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Unrest Sows Seeds for Future Leaders, Opens Eyes of Youth

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Richard B. Muhammad

BALTIMORE (NNPA) – Unrest in a city known yesterday for crab cakes, row houses, marble steps, downtown tourist spots and sports stadiums—alongside struggles with decay, violence and heroin—has captured global attention.

Powerful images of Black children hurling rocks at police officers in riot gear, crouched behind shields, captured an urban intifada inside America. It was a rebellion against oppressive police practices, stifling poverty, subpar education and frustration over bleak futures.

But the children some called thugs and lawbreakers, comments retracted by Mayor Stephanie Rawlings-Blake, are tired. They are tired of being pushed around and tired of having nothing.

“I just felt like it shouldn’t end after a week of fighting, it should like go on. We shouldn’t just look at this like a month later and everything be just completely gone,” said 15-year-old Jerome Lyles. “We should use this and use Baltimore as an example for the nation and try to actually make some change.”

The city resident was clad in a t-shirt with a photo of Trayvon Martin, the Black 17-year-old who died from bullets fired by neighborhood watchman George Zimmerman in Sanford, Fla., in 2012.

Jerome’s stepfather brought him to “Bmore Youth Rise,” a day devoted to young people and support for local organizations. The day started with a reverse town hall meeting at Baltimore City Community College, where panelists asked youth in the audience questions and for solutions. The day included a May 9 march past their new mural dedicated to Freddie Gray, the unarmed Black man whose death following an encounter with police sparked outrage and national protests, and other victims of police killings. His back was broken and spine nearly separated from his head in what police called an arrest without force. Six police officers have been charged in connection with his death.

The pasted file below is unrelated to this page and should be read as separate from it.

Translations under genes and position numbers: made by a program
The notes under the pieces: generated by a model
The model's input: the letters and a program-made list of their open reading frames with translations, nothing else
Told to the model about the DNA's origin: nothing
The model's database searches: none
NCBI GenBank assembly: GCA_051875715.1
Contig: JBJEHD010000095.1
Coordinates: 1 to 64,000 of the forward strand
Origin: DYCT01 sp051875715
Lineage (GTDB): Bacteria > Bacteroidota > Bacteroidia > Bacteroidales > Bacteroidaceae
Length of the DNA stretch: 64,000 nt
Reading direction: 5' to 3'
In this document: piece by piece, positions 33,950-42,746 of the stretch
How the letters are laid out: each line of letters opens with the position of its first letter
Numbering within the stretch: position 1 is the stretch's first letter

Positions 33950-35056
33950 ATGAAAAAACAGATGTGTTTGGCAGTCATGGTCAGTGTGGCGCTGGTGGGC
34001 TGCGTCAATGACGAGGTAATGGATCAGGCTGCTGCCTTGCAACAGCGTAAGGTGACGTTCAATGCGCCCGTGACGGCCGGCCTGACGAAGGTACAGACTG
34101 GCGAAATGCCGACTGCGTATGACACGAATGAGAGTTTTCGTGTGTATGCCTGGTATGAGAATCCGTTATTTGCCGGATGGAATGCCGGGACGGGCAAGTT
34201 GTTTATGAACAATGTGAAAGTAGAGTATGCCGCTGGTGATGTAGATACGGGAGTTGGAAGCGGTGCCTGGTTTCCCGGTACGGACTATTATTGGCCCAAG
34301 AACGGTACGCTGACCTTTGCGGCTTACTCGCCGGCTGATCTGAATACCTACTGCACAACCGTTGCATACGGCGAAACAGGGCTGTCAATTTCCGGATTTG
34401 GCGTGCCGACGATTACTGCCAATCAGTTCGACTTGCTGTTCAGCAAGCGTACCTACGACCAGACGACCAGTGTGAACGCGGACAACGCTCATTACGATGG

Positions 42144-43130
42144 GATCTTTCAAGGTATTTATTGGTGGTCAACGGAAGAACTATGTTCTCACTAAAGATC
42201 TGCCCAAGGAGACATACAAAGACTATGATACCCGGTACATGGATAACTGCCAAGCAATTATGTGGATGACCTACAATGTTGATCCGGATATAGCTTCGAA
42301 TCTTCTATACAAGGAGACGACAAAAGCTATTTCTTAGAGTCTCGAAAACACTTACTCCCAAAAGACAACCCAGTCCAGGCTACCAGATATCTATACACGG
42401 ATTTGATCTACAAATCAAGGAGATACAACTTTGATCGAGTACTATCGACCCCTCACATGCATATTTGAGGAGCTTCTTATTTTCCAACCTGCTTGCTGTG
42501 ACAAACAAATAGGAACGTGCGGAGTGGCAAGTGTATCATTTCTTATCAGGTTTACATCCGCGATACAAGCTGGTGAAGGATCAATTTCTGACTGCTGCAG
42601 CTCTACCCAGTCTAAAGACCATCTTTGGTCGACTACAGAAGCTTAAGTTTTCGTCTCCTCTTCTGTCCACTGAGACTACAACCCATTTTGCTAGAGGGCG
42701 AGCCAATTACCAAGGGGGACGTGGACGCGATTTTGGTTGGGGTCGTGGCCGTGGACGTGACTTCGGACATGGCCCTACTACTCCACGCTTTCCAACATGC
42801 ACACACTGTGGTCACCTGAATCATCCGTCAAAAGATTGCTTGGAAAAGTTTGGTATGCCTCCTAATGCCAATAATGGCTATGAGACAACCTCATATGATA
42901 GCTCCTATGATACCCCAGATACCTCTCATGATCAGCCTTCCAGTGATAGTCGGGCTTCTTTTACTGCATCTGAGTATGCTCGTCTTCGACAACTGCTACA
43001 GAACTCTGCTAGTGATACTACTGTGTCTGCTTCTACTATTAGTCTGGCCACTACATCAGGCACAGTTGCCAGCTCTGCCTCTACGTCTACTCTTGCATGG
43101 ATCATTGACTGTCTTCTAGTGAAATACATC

Jerome would like to see continued protests and efforts to change living conditions and government in the city.

Whether in street organizations, official groups or simply joining rallies, marches and protests, young people are having experiences that are awakening them to injustice, racial oppression and social conditions. Many are asking questions, seeking and offering solutions and trying to have an impact.

Yo’Nas Da LoneWolf of National StopTheKilling.com organized B’More Youth Rise to connect the struggle in the city with youth voices and youth leadership.

In less than a week, she pulled together groups across 30 local communities for B’More Youth Rise to complete a mural in the Sandtown-Winchester neighborhood and offer young people a platform.

“It was an opportunity for the youth to talk, and talk about what really happened, their feelings on how police are dealing with them—and how they see change in their community,” she said. “You can’t do anything in the community without dealing with the people. You have to listen to the people first.” In Harlem Park, the day closed with a rally that included national and local leaders and hip hop artists.